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Edythe M. Flower diary and photographs


Held at: Pearl S. Buck International [Contact Us]520 Dublin Road, Perkasie, PA, 18944

This is a finding aid. It is a description of archival material held at the Pearl S. Buck International. Unless otherwise noted, the materials described below are physically available in their reading room, and not digitally available through the web.

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Edythe M. Flower (1892-1926) was a Presbyterian Church missionary in China, from 1920 to 1926.

Edythe May Flower was born on October 16, 1892 in Franklin, Venango County, Pennsylvania to Marion Chauncey Flower (1854-1916) and Clara J Flower. Edythe graduated from Franklin High School in 1911 and then trained at the Deaconess School in Philadelphia. After five years as a deaconess at Provident Presbyterian Church, North Side, Pittsburgh, PA, she was selected by the Presbyterian Church's Board of Foreign Missions in 1920 to travel to North China for the purpose of teaching and other missionary work. She left Pennsylvania in August of 1920 and traveled to Seattle, Washington, leaving for Beijing (formerly Peking), China aboard the Katori Maru on August 21, 1920.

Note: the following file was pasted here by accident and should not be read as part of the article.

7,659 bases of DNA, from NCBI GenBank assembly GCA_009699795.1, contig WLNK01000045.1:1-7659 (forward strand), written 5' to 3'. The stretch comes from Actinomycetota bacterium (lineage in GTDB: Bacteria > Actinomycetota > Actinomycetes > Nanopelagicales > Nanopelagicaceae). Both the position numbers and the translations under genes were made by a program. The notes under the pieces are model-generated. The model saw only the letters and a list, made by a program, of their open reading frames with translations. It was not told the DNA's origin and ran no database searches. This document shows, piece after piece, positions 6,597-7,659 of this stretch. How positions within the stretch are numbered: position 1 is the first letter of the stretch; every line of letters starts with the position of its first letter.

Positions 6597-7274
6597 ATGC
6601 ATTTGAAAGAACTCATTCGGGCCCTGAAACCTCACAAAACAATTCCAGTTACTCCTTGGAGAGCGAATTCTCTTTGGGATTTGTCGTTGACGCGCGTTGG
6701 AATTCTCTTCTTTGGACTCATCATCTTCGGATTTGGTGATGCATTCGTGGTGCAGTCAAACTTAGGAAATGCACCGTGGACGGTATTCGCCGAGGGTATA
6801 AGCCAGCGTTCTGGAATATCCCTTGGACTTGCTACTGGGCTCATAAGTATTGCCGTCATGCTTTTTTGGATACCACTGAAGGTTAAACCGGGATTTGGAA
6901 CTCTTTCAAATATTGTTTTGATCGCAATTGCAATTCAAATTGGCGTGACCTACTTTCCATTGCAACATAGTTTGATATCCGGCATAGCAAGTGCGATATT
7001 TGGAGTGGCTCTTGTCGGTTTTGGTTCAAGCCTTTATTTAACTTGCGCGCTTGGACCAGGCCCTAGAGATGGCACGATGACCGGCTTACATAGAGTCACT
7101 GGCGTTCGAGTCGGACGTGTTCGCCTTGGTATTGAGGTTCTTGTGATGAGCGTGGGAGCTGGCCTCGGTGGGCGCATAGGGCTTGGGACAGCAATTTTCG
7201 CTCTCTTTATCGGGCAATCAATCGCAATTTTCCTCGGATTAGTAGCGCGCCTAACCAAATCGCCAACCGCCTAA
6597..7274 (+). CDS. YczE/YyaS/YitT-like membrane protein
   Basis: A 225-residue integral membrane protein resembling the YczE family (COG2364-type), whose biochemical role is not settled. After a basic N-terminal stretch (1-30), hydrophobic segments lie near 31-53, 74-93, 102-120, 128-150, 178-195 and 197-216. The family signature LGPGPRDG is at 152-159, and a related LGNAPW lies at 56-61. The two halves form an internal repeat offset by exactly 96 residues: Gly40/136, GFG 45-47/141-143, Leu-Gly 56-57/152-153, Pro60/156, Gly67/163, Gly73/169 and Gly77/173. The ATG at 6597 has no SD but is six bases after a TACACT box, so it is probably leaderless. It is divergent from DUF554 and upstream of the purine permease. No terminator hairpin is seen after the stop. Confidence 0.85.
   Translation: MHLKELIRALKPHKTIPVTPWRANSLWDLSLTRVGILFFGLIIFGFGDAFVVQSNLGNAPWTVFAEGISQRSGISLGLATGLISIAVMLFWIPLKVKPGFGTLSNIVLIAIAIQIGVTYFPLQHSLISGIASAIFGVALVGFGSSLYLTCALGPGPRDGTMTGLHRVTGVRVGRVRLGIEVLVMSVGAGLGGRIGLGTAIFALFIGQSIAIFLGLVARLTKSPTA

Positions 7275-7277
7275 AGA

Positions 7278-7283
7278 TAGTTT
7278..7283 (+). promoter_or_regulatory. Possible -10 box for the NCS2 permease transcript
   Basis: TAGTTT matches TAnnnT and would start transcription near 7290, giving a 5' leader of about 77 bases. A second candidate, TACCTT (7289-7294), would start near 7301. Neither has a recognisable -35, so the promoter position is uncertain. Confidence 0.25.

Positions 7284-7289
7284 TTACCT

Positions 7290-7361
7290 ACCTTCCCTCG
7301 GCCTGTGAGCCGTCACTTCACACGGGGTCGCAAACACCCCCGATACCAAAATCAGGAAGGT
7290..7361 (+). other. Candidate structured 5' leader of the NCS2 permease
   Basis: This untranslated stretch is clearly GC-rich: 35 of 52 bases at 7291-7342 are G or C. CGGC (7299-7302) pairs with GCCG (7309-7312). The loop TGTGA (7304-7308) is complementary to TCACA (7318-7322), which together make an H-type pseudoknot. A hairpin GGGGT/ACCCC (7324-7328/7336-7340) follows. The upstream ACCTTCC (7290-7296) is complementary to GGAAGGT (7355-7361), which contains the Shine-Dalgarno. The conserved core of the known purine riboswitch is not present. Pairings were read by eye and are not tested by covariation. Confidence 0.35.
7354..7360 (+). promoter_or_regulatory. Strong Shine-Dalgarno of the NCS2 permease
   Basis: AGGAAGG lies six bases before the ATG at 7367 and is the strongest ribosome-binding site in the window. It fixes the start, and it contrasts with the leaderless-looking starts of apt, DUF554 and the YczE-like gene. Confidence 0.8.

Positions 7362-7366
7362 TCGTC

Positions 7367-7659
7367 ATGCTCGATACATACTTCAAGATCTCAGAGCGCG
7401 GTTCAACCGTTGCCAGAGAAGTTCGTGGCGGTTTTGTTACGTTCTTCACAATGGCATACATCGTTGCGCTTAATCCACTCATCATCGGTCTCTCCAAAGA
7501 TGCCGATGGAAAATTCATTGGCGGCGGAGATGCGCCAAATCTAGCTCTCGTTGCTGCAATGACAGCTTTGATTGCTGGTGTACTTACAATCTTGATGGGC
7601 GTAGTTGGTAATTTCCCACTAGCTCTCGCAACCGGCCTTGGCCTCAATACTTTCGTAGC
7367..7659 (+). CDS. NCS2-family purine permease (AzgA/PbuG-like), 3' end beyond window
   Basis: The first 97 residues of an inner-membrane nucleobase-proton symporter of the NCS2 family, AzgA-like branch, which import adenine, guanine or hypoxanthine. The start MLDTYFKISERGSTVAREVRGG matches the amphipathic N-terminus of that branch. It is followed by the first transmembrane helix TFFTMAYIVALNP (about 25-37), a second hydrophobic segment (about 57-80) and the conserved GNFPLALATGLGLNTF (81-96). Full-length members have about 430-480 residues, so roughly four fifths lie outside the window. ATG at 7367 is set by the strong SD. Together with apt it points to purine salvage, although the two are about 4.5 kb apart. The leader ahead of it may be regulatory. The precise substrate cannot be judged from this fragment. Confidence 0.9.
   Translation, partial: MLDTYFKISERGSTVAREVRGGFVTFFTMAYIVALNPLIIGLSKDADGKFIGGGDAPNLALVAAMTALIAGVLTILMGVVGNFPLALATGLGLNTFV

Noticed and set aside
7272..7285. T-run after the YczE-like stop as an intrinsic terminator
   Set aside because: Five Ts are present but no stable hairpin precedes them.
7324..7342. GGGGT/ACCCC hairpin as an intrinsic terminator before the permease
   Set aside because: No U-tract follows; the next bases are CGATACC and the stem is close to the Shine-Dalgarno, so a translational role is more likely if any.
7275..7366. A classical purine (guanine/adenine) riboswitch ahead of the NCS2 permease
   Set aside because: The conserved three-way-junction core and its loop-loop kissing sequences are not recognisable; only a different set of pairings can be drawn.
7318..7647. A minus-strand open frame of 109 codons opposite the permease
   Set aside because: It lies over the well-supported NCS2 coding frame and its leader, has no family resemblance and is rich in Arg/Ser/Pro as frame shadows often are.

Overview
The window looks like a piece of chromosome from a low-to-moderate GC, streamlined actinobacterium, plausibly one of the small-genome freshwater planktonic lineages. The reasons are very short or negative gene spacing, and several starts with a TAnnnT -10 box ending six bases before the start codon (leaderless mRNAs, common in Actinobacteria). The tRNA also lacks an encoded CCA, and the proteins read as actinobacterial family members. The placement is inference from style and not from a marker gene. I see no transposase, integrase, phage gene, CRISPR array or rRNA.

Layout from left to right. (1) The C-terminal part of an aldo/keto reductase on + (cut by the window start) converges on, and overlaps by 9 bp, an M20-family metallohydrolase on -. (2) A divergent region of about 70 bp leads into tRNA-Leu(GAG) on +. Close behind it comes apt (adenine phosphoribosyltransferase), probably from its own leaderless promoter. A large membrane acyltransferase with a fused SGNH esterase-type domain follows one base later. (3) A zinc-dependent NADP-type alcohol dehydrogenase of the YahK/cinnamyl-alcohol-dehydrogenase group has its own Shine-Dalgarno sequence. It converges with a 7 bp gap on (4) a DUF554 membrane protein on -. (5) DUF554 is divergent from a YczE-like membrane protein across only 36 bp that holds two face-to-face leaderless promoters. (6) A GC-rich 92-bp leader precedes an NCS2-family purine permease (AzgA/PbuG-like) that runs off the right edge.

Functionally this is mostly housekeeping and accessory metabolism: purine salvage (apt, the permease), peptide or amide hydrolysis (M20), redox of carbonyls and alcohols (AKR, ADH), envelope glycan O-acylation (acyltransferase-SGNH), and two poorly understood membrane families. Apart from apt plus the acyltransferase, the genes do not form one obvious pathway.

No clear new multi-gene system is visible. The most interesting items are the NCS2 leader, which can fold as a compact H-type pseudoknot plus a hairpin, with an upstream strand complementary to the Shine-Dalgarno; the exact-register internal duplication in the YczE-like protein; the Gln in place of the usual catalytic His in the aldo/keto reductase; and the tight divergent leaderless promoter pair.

Edythe was stationed at Qingdao (formerly Tsingtao) and Wei Xian (formerly Wei Hsien), both in the Northern Province of Shandong (formerly Shantung), teaching at the girls' high schools. In Pennsylvania, she had been known for her singing voice, and continued singing in China, acting as the music director for missionary conferences and singing at other events. She had also planned to make recordings of gospel songs in Chinese.

Edythe remained in China for six years. She was married in Shanghai, China on June 21, 1926 to Reverend Lloyd Grove Creamer, originally from Chambersburg, Pennsylvania, but who had been stationed in China for about nine years prior to the wedding. Three days after their wedding Edythe and Lloyd went on furlough and boarded the S. S. President Cleveland due to arrive in San Francisco, California in mid-July by way of Japan and Hawaii. After leaving Japan, Edythe became ill and, encouraged by the ship's doctor, she and her husband disembarked at Honolulu, Hawaii so she could be admitted to a hospital. A few days later, on July 12, 1926, Edythe passed away.


"Mrs. Edythe Flower Creamer." News-Herald (Franklin, PA), July 14, 1926. Accessed on August 4, 2015.

The Stone Church. "In Loving Memory." Latter Rain Evangel19, vol. 12 (September 1926): 12. Accessed August 4, 2015.

This collection consists of a handwritten diary spanning September 1921 through October 24, 1922 (but describing events back to June 1921), three photograph albums depicting scenes of China, circa 1920-1924, and three loose photographs of Edythe Flower in her home in China during Christmas 1922. There are also some negatives in the collection.